Commonwealth of Massachusetts, Respondent, Appellant, v. Donald M. Painten, Petitioner, Appellee, 368 F.2d 142 (1st Cir. 1966)Annotate this Case
Decided November 10, 1966
Willie J. Davis, Asst. Atty. Gen., with whom Edward W. Brooke, Atty. Gen., was on brief, for appellant.
Louis M. Nordlinger, Boston, Mass., for appellee.
Before ALDRICH, Chief Judge, McENTEE and COFFIN, Circuit Judges.
ALDRICH, Chief Judge.
Petitioner was convicted in the state court of armed robbery and various connected offenses, and was given extensive sentences. His conviction was affirmed sub nom. Commonwealth v. Binkiewicz, 1961, 342 Mass. 740, 175 N.E.2d 473. Thereafter he sought a writ of error in the state court, raising, for the first time, the matters now before us. The writ was dismissed. Having thus exhausted his state remedies, he filed a petition for habeas corpus in the district court. The writ was granted, Painten v. Commonwealth, D. Mass., 1966, 252 F. Supp. 851, and the Commonwealth appeals.
It is necessary for us to consider only one of petitioner's contentions. In upholding the writ on this ground we rely upon the findings of the district court, which appear at 252 F. Supp. 855-856, except for the recitation of a conversation, more precisely set out hereafter, that took place when the police knocked at the petitioner's door. Very briefly, two policemen, knowing of a holdup but having no substantial clues, came across petitioner and one Ash, and followed them to petitioner's apartment. Their grounds for suspicion did not, even remotely, amount to probable cause for arresting either Ash or petitioner, either for the holdup or for any other crime. After arranging for plainclothesmen to station themselves at the back of the building one of the uniformed officers then knocked on the door. He testified as follows:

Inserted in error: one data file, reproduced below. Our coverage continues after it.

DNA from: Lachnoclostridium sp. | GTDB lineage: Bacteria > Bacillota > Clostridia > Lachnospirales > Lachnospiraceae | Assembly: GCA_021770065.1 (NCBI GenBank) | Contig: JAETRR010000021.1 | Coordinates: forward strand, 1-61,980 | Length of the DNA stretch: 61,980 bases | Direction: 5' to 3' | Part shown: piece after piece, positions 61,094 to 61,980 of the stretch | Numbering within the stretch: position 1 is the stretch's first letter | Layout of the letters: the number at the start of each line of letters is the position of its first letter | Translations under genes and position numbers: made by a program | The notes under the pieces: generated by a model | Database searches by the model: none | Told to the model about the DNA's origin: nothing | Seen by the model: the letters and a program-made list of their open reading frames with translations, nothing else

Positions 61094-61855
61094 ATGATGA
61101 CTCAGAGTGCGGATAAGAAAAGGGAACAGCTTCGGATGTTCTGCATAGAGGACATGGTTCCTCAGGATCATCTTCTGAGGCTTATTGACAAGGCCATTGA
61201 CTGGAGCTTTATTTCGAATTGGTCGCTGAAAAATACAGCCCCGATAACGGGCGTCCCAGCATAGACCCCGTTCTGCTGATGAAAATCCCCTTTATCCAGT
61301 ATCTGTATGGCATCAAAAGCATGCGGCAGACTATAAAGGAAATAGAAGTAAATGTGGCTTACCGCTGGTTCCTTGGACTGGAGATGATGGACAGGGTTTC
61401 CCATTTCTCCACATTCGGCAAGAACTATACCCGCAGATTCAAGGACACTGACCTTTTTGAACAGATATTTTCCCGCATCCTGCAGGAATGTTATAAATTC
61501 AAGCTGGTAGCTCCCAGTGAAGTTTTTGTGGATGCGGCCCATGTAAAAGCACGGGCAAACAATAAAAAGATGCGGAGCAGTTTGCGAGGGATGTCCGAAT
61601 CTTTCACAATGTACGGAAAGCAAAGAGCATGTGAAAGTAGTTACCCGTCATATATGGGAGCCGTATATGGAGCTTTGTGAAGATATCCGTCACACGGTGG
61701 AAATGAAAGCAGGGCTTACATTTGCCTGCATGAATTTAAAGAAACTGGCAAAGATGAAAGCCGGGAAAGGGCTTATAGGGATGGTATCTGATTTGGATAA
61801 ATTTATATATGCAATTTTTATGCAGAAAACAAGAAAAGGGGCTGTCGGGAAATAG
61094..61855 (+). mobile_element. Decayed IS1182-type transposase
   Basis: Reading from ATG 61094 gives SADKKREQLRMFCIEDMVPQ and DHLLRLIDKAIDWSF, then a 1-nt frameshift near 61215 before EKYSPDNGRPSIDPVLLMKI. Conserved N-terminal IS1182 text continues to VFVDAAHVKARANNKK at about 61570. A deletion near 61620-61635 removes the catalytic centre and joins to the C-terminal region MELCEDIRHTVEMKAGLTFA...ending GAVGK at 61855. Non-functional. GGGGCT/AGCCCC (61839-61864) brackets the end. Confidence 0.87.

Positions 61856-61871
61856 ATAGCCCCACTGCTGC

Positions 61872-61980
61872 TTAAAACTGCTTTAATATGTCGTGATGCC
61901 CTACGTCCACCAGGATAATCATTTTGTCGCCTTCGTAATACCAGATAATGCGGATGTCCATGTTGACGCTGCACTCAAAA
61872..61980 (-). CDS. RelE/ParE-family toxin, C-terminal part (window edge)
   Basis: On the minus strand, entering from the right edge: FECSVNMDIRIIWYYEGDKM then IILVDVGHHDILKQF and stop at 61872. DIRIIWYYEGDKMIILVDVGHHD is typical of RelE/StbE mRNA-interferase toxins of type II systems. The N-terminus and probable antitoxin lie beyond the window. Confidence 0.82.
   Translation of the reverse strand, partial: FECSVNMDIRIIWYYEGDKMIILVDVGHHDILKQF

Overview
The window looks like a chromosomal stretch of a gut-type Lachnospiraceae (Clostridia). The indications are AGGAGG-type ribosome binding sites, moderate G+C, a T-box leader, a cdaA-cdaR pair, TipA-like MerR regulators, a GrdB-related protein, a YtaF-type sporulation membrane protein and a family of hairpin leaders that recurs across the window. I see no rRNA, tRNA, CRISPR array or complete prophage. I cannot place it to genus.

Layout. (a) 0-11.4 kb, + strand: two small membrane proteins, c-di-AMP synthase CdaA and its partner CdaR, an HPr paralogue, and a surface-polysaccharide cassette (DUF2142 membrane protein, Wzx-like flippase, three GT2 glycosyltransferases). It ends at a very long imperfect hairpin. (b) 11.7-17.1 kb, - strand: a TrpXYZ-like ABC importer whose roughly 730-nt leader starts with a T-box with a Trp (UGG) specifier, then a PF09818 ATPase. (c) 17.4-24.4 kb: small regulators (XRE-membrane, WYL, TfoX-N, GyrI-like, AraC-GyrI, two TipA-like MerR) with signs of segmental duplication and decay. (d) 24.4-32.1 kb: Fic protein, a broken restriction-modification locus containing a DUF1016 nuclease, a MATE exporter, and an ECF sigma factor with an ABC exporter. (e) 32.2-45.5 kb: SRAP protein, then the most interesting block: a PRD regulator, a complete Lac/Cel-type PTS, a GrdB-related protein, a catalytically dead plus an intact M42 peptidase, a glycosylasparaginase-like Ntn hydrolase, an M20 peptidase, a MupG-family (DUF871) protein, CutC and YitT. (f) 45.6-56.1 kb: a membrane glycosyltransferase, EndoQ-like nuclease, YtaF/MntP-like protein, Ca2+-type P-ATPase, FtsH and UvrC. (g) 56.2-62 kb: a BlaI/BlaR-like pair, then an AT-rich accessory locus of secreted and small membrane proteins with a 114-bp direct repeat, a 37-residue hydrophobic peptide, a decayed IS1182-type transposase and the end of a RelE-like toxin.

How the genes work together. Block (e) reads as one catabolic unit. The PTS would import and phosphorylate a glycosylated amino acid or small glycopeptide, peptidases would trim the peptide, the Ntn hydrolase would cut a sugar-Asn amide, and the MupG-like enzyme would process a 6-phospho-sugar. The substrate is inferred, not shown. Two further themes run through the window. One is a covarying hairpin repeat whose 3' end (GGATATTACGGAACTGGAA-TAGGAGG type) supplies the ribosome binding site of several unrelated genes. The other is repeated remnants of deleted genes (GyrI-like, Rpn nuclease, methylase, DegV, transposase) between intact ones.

"I rapped on the door, and a voice said, `Who is it?' I said, `Police officers.' The door opened about three inches, and Mr. Painten looked out at me. He saw us. I had my badge in my hand. He said, `Will you wait a minute?' I said, `Sure.' He closed the door. As he closed the door, maybe ten seconds later I heard what to me sounded like a window opening and closing. He then, a few seconds after the door was opened, we were allowed to enter. * * * I asked who lived there. Painten volunteered it was his apartment."